Container herbs' care and consumption

May 20, 2002|BY Dorry Baird Norris

We hope you have everything in hand for your window box herb garden from last week's column. Now let's chat about their care and use.

First and foremost - watering. It looks like this is going to be a dry summer. You can keep your boxes in perfect condition if you can get your family to shower with a bucket. No sense in letting your shower water stream down the drain. It can easily be collected and used in the garden. Dump the water into a watering can with a "rose," that's the gadget that goes on the spout of the can to spread the water evenly and gently. You can measure the boxes' need for watering by shoving your finger into the soil to see how damp it is.

Because your plants are jammed together they'll need regular meals. You won't need to fertilize the boxes with the added Osmocote but the other two boxes will need a snack every two weeks. My plants do well on meals of fish emulsion diluted to half strength according to the label's instructions every two weeks. The Osmocote boxes can go for six weeks without additional food. Then use the fish emulsion mixed as above every two weeks.


Give your herbs a week to settle in, then you can harvest them in moderation. Pick off sprigs of the fresh new growth for kitchen use. As a rule of thumb you use three times as much of the fresh herb as the dry herbs called for in your recipe. Growing seasons differ. Some years, herbs have extra strong flavors so I often add just twice as much, then taste and add more if necessary. Herbs have the best flavor for fresh use if they are picked before flowering.

You've done all the preliminaries now it's time to enjoy new flavors.

n Box 1 - If this box feels dry down to your first knuckle, water.

Thyme, a tiny leafed perennial, was traditionally used as an antiseptic but we prefer to enjoy it in our food. Both the French thyme and lemon thyme will enhance everything from a baked winter squash to steamed carrots, grilled tomatoes or a cup of tea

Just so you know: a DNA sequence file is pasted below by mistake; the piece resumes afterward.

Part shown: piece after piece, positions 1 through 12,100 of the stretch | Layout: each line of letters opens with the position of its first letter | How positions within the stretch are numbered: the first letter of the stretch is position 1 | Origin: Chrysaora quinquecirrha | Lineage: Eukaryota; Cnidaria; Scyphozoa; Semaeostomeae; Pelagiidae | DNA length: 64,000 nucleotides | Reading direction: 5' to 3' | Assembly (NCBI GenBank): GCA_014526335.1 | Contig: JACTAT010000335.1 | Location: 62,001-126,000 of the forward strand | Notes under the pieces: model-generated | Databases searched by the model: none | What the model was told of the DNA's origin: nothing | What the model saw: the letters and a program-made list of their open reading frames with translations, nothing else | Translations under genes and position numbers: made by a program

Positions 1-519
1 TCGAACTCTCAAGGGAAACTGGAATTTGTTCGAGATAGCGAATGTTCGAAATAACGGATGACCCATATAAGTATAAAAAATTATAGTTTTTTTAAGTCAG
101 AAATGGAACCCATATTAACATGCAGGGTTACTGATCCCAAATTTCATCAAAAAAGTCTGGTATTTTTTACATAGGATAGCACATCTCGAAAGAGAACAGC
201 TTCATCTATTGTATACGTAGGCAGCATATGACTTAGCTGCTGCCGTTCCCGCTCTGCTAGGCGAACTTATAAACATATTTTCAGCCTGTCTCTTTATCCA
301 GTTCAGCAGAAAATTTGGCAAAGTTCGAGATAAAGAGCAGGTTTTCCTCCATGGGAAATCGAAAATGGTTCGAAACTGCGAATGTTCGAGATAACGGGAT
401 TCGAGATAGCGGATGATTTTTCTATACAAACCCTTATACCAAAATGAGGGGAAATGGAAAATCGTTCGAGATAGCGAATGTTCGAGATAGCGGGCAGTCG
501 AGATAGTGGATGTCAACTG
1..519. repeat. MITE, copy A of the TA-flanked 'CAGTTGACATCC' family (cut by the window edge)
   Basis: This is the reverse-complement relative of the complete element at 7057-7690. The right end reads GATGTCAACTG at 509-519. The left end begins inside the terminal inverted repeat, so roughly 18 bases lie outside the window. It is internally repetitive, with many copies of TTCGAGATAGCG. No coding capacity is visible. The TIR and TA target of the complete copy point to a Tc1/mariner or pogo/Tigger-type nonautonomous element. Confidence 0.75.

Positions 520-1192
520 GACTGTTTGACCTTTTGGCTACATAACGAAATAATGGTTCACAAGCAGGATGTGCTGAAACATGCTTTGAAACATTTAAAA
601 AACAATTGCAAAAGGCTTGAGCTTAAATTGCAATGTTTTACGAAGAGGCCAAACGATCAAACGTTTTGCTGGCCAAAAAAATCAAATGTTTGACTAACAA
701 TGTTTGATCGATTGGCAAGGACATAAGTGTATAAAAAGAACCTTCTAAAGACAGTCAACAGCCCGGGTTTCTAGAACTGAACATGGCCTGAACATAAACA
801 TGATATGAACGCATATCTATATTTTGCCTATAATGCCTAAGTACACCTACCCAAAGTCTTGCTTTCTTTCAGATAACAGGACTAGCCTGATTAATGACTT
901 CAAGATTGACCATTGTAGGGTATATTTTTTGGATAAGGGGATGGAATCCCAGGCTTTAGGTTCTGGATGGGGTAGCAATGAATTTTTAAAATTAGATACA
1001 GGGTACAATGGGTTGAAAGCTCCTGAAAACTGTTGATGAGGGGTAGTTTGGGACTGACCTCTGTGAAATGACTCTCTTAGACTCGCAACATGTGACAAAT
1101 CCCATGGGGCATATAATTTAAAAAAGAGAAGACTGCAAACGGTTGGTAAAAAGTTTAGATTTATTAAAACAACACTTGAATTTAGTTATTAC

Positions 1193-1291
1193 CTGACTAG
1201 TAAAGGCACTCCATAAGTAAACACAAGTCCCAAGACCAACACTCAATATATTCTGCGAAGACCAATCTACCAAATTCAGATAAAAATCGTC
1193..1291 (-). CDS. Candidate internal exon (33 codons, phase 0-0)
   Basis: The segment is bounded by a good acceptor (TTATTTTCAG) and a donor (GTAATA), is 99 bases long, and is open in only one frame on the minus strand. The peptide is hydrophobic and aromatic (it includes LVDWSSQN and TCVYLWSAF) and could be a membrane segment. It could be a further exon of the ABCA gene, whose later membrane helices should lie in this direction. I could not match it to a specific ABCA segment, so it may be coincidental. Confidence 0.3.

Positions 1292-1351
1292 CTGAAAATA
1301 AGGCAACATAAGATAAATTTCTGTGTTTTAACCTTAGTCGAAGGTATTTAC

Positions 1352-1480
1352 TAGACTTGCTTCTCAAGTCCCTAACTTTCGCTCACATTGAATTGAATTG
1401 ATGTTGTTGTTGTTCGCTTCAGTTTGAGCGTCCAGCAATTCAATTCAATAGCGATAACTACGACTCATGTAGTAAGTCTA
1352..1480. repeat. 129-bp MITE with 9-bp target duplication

Greek oregano is the pizza herb. This pungent perennial, often paired with basil, is wonderful with tomatoes or in a marinade for turkey kabobs. Minced, it lends real distinction to roasted vegetables when added for the last five minutes of cooking.

In our climate, sweet marjoram is best treated as an annual. The small, light green leaves are as ornamental as they are flavorful. It is wonderful added to a vinaigrette for spinach salad.

Pansies will bloom well until it gets really hot, provided you keep the faded flowers picked off. The flowers are edible. Pull the petals off to mix into spinach salad with marjoram vinaigrette or use the whole flowers to garnish French toast.

The flat, thin spears of garlic chives are stronger than regular chives. Thinly sliced they are wonderfully tasty on baked potatoes. The white, surprisingly fragrant flowers are edible. Harvest the spears close to the ground.

Calendulas love to bloom and the yellow or orange blooms are tasty. Dead head the plant regularly to assure fresh crops of blooms. The plants will re-seed with vigor.

n Box 2 - This is a box that needs water when it dry to your first knuckle.

Parsley is a biennial, it will produce generously this year and next year will sprout but don't get your hopes up for a second season for it will quickly go to seed. Harvest parsley stems from the outside of the plant.

Please turn to HERBS, E7

Continued from E6

Lemon verbena is said to be the most perfect lemon scent in the plant world. Regularly nip off the tips of the plant and use for tea or dry for winter use. A tender perennial, lemon verbena will have to spend the winter in the house in a cool north window (a sometimes tricky operation).

Pineapple sage is a member of the mint family and, like mint, is perfect for iced tea. Brew briefly for the best flavor. If the summer is long and warm you may even get to enjoy the red flowers.

Chives will thank you if each time you nip a spear you cut it off at ground level. The flowers are both hot and sweet and are a taste treat strewn on grilled chicken breasts.

Cilantro is a short-lived annual. You will need to sow a new batch of seed every three weeks for a continuous supply. The leaves are great in salsa and Indian dishes. If your plant does go to seed you can enjoy the seeds in Indian dishes masquerading under their other name - coriander.

Box 3 - This window box should be kept on the dry side, water when it's dry to your second knuckle.

Rosemary is usually considered to be a tender perennial but this year our rosemary bloomed from January till April apparently content in its south-facing gravel bed. Rosemary is fussy. It rebels when its roots are too wet or too dry. Try some snips in summer squash dishes and with roast chicken for a warm, Mediterranean flavor.

Perennial winter savory is often called the "bean herb" for when it is added to dried bean dishes, it is supposed to reduce flatulence. It has a sharp, spicy flavor.

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